Employer of record Kenya.
What is an Employer of Record (EOR)? - in Kenya
BIEA acts as a third party entity that hires and pays an employee on behalf of another company and takes responsibility for all formal employment tasks on behalf of the principle company.
In Many occasions foreign companies that do not have physical presence or a registered entity in Kenya needs to send an employee or a representative to work in Kenya. We provide the initial opportunity by providing employment on behalf of the parent company in Kenya.
“Our Employer of record services allow companies without local legal presence to employ locally legally in Kenya. These services also include payroll, benefits, taxes, stock options, and compliance. ”
What are the benefits of using an Employer of Record in Kenya?
- 1. Immigration compliance abroad.
- 2. Payment of staff abroad.
- 3. Tax compliance and payment abroad.
- 4. Initial cost effective operations.
- 5. Facilitate employee on boarding.
- 6. Removal of market entry barriers.
- 7. Compliance with local laws.
- 8. Reduce the costs of setting up a global office with 1 or two employees.
A special pass is processed and issued to qualified applicants upon application.
Employment Contracts in Kenya
In Kenya it is mandatory for have employment contracts for all foreign employees assigned jobs in Kenya.
In Kenya, the employment cover letter and contract must indicate the salary and any other benefits in Kenyan shillings.
Immigration Employment Compliance
Immigration employment policies and guidelines are constantly changing in Kenya and indeed around the world and there is increased scrutiny and restrictions by the government in the issuance of work permits and Work visas.
The government while trying to attract direct foreign investments, must also safeguard the local Kenyan job market which indeed has highly qualified Kenyans and few job opportunities.
This makes immigration employment compliance a great challenge for foreign companies and organizations.
To avoid non-compliance with immigration employment laws, many foreign companies choose to use our EOR solutions for the work permit applications in Kenya to process all work permit and visa requirements.
How it works
If a foreign company chooses to set up in Kenya, the first step is setting up a local company by registration. This of course is time consuming and expensive to ensure compliance.
Alternatively a foreign entity may set up a foreign subsidiary in Kenya to run the operations of the company.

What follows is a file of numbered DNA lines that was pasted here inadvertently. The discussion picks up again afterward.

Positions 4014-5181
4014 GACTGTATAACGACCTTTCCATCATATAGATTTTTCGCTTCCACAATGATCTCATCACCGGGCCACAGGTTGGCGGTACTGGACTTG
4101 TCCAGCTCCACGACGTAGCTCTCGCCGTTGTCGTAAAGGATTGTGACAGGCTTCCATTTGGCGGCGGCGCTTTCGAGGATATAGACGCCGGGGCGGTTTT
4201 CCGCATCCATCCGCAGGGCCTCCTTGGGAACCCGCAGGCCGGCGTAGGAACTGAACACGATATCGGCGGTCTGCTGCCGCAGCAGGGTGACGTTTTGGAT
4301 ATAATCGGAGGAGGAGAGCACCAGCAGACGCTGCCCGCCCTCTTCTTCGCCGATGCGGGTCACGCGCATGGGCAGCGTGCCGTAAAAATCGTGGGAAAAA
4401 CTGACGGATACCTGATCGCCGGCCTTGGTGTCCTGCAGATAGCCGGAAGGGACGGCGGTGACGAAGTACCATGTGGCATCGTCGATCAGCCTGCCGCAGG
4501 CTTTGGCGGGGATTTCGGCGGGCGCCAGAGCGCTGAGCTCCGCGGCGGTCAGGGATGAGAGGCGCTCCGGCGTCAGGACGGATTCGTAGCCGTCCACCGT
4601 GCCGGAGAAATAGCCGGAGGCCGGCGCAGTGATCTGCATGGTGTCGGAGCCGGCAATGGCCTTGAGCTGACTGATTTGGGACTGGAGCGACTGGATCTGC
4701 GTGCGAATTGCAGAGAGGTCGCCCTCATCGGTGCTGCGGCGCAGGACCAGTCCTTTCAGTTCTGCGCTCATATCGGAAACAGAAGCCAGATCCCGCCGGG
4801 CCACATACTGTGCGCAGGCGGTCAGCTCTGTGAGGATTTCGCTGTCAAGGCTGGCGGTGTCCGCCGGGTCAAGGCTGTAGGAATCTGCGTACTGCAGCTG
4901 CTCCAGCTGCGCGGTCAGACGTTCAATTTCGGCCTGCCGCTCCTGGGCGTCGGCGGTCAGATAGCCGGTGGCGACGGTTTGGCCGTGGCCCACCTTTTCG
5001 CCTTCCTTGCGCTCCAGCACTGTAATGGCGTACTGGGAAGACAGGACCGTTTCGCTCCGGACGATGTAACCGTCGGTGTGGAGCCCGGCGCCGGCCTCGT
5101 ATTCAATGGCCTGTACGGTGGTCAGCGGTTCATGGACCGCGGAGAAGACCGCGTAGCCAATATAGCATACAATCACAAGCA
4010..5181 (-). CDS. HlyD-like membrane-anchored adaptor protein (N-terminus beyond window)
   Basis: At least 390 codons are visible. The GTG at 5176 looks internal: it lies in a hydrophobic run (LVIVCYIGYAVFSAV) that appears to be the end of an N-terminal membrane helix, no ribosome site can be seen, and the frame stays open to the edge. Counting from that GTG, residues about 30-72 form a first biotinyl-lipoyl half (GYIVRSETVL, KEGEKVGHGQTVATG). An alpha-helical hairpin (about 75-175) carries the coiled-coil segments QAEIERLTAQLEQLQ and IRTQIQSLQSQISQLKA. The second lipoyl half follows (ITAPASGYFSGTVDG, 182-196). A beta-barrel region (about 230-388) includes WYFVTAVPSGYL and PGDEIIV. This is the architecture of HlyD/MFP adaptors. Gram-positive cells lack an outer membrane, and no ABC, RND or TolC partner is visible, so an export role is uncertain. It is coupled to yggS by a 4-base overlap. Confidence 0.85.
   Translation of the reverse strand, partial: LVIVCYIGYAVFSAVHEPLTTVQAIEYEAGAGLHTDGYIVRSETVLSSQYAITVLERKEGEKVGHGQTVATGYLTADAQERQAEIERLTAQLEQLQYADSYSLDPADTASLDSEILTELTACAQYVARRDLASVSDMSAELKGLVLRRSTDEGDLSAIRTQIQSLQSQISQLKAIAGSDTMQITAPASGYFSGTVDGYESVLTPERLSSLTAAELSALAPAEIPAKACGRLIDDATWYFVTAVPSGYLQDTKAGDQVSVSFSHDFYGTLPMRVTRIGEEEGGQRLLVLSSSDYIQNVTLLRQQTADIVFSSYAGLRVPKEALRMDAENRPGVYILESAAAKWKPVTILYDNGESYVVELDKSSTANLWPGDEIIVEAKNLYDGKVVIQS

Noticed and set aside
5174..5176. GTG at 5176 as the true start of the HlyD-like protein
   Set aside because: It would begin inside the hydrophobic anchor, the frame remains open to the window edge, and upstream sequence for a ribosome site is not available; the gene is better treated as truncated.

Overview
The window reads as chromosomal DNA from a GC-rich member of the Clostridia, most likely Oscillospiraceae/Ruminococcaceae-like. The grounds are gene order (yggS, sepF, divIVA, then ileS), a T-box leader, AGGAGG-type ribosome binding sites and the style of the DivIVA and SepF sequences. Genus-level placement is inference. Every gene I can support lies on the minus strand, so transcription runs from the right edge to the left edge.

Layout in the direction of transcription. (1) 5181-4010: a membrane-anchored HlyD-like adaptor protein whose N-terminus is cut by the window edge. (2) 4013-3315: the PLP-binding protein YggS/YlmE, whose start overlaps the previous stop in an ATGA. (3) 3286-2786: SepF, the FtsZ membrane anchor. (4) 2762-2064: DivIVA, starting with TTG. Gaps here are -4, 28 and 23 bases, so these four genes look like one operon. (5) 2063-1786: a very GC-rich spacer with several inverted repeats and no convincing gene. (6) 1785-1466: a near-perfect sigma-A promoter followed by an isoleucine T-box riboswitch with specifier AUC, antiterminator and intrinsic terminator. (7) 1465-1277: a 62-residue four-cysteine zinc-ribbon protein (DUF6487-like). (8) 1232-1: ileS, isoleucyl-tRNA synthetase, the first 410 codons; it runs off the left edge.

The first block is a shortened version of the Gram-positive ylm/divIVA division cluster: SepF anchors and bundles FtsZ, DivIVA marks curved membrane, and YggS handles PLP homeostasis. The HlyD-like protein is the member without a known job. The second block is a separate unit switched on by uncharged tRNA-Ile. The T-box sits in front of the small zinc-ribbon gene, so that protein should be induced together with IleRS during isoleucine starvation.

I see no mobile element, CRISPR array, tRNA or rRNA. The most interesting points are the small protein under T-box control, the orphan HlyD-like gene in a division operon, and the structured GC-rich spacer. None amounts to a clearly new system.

For a new entry company seeking to test the waters, chase contracts or who simply do not need to set up office in Kenya immediately, using our local Employer of Record service is a better alternative.
We can handle all aspects of payroll, employment and immigration compliance requirements in Kenya. With flexible contracts.
What the employer of record does.
- • Makes arrangement for all visas and work permits for the employee.
- • Provides a registered entity for running a local, compliant employee in Kenya,
- • Meets local labor regulations pertaining to local employment.
- • Is and intermediary between the parent employer and local government regulations.
How much does a EOR in Kenya cost?
Our EOR costs vary depending on your company’s needs in Kenya.
- Flat rate one off option.
- Percentage of the payroll.
- Fixed monthly charge option.
Some statutory employment regulations in Kenya.
While employing a foreign national in Kenya, it is important to consider the following statutory employment practices.
- Public Holidays
- Working Hours - The labour law requires one 24-hour rest period every seven days and a one hour break per six hours of work
- Vacation - Employees are generally entitled to 21 days of paid annual leave after one year of employment
- Sick Leave - In general, employees are entitled to Sick leave under article 30 of the Employment Act.
- The National Social Security Fund (NSSF) is a statutory savings scheme to provide for retirement. Both employers and employee’s contribute 5% (up to KSH 200) per month
- The National Hospital Insurance Fund (NHIF) rates for high-income earners in the formal sector will rise by over 500 percent, that is, from the old NHIF rates of KSH 320 to KSH 1,700
- Taxes - PAYE. The tax year is 1st January to 31st December
Some common benefits include
- • Pension plans
- • Life insurance
- • Health insurance
- • Car allowance
- • Mobile phone allowance
- • House Allowance